- Ann Francis Boscardin
- Anna Francesca Boscardin
- Maria Bertilla
Born to a poor peasant family headed by Angelo Boscardin who, by his own account, was a violently abusive drunk. Anna had little education, was simple and innocent, and was considered mentally slow; referred to as the goose (as in, “silly as a….”). Worked as a house servant in her youth. Joined the Sisters of Saint Dorothy, Daughters of the Sacred Heart at Vincenza, Italy in 1904, taking the name Bertilla. After working in the convent‘s kitchen and laundry, she trained as a nurse in 1907.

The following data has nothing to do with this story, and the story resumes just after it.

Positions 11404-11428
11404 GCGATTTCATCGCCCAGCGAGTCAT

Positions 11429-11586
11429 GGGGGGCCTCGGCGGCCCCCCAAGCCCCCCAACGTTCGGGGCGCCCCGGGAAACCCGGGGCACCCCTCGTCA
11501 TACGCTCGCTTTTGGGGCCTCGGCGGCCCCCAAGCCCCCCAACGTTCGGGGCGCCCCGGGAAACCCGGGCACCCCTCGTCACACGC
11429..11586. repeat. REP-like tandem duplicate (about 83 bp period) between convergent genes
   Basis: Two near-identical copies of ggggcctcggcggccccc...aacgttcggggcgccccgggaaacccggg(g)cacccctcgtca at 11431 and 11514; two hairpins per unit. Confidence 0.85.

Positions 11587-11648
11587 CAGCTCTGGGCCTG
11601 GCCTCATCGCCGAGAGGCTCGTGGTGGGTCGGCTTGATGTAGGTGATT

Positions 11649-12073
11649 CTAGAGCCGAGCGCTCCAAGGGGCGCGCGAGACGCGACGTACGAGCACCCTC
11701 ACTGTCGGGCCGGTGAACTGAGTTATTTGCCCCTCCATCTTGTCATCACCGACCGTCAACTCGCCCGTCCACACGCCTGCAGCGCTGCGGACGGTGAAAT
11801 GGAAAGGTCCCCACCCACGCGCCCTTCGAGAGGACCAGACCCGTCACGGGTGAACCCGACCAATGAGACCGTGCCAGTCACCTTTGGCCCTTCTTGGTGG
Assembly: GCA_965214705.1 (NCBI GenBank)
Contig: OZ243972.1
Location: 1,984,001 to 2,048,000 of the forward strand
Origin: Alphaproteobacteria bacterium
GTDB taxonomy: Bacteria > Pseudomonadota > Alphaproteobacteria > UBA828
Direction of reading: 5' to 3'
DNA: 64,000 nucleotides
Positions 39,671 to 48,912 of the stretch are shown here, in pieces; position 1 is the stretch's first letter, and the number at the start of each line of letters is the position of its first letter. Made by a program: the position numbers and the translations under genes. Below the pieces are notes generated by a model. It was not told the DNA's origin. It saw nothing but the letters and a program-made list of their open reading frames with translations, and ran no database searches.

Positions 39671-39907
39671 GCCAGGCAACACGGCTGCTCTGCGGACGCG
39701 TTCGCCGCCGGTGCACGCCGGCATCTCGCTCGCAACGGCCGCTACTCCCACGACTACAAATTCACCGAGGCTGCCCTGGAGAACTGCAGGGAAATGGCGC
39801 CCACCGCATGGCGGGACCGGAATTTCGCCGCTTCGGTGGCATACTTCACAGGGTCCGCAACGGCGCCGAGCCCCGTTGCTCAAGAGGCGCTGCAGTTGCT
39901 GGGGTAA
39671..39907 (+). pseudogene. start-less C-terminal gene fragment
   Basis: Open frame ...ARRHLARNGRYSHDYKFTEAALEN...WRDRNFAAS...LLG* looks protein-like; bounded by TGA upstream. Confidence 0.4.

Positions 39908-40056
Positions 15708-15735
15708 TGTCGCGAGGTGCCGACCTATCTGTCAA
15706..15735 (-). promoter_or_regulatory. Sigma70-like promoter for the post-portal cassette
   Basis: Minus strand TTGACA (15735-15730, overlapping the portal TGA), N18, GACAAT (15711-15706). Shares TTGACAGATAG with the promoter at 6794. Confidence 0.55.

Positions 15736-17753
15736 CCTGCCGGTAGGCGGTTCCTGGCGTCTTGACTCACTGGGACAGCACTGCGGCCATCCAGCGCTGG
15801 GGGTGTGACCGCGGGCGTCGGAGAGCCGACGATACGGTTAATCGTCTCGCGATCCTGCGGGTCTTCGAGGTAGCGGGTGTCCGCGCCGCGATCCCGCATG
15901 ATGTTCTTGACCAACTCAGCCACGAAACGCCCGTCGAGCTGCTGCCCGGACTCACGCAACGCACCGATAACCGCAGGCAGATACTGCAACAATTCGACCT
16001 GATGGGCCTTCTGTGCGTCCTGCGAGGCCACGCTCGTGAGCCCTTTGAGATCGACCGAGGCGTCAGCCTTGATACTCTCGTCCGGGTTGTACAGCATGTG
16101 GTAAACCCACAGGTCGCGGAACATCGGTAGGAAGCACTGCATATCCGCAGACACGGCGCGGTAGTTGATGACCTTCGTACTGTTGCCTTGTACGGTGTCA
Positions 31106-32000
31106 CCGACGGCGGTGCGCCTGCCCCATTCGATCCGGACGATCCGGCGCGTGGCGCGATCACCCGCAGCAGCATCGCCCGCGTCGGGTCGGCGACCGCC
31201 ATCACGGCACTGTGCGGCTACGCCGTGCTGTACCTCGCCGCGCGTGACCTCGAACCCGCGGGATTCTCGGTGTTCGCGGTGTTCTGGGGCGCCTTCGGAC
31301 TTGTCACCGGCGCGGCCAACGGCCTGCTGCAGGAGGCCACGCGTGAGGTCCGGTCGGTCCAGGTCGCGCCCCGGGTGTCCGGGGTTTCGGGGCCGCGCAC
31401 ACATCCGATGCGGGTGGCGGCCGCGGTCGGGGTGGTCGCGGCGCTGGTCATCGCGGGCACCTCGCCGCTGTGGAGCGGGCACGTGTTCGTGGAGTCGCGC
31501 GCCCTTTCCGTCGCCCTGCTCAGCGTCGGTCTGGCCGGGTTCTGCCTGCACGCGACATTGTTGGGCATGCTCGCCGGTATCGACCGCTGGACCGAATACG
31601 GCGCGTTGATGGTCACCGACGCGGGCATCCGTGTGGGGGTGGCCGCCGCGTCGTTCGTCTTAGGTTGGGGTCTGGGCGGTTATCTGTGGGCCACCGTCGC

Assigned to the hospital in Treviso, Italy, a facility managed by the Sisters of Saint Dorothy. Sister Maria worked in the children‘s ward, becoming a great favorite for her simple, gentle way with the young patients. She cared for wounded Italian soldiers during World War I, and was noted by local authorities for staying with patients in 1917 while the area was being bombed. A supervisor, angry at Bertilla’s growing reputation, reassigned her to the hospital laundry. Her congregation’s mother-general heard of this vindictive treatment, and transferred Bertilla back to nursing, making her the supervisor of the children‘s ward in 1919.
- 11 May 1961 by Pope John XXIII
- the crowds gathered for the recognition included family members and an unknown number of her patients
- “Saint Maria Bertilla Boscardin“. CatholicSaints.Info. 20 April 2010. Web. 1 May 2016. <>